Clear & Present Danger sees the headstrong US President (Donald Moffat, never one to not devour dialogue like a good steak) declares war on marauding cartels from South America, another conflict that Ryan gets thrown into headlong both on location and back on the home front. Their leader (Miguel Sandoval) is a hotheaded moron, but the real danger lurks in Felix Cortez (Joaquim De Almeida, a spectacularly nasty villain), advisor, assassin and deadly power behind the throne who has ideas of his own. This entry is slightly more epic and action centric but the homeland espionage is played up too, particularly in the corrupt actions of two impossibly sleazy suits back in Washington played by Henry Czerny and Harris Yulin. They are so good in their roles they almost steal the film, especially Czerny as the ultimate prick and absolute last person you’d want making decisions for their country. Ford is less seething than he was in the very personal conflict of Patriot Games, but no less resourceful and violent when he needs to be. Willem Dafoe fills the boots of John Clark, a Clancy staple character and ruthless tactical agent who sometimes functions as a one man army. Further work is provided by Benjamin Bratt, Raymond Cruz, Dean Jones, Ann Magnuson, Patrick Bauchau and Hope Lange.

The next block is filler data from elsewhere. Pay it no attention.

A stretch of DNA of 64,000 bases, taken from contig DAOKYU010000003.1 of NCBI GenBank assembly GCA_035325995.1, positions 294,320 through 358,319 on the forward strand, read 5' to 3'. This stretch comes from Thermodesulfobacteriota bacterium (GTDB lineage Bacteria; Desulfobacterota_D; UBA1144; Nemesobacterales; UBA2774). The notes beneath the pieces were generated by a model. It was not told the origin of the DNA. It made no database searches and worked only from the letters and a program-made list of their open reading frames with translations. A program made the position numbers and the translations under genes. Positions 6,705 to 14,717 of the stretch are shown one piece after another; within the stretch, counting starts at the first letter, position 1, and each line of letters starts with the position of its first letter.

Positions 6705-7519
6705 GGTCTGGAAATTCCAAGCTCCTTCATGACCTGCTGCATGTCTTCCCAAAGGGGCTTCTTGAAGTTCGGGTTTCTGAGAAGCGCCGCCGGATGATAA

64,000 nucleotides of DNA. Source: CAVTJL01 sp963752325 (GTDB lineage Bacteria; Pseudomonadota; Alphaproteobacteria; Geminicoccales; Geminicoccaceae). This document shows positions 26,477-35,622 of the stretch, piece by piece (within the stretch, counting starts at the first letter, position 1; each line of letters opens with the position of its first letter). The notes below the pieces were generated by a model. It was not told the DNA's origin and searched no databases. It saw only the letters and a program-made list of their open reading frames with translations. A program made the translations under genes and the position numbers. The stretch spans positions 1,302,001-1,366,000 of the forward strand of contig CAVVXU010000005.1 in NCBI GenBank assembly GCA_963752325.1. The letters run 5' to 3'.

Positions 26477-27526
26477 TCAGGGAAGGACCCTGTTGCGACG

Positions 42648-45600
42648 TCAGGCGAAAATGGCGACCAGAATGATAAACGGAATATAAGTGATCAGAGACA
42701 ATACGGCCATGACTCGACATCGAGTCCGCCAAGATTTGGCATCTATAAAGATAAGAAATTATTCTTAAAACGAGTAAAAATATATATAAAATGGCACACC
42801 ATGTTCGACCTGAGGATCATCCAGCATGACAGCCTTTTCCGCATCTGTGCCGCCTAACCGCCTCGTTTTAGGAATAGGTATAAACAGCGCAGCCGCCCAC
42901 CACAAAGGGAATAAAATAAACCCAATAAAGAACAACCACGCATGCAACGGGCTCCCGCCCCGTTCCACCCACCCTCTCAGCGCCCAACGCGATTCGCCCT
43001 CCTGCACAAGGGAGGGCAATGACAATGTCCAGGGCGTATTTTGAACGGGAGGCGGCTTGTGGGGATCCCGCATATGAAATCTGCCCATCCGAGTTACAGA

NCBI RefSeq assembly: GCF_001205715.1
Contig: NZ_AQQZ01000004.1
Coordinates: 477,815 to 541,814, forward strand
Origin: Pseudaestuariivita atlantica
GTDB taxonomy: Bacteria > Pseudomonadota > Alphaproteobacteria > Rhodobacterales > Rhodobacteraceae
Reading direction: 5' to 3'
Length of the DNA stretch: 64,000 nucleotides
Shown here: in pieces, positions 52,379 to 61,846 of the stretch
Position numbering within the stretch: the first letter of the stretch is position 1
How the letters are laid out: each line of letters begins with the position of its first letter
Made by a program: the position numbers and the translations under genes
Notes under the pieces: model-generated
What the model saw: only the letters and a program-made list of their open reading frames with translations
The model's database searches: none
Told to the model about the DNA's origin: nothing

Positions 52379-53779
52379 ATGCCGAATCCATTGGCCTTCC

These two are not only great action spy films but to me represent an oasis of 90’s filmmaking that has never been replicated. Enormous casts, every dollar of the budget onscreen, timeless original scores (courtesy of James Horner here), vivid action set pieces, equal parts focus on story and action, no CGI in sight, character development and all round consistency in craft and production. I grew up with these two classics, watched them countless times with my dad and will always tune right back in whenever they’re around.

-Nate Hill

Advertisements

“If you ride like lightning, you’re gonna crash like thunder.” – A review of The Place Beyond The Pines by Josh Hains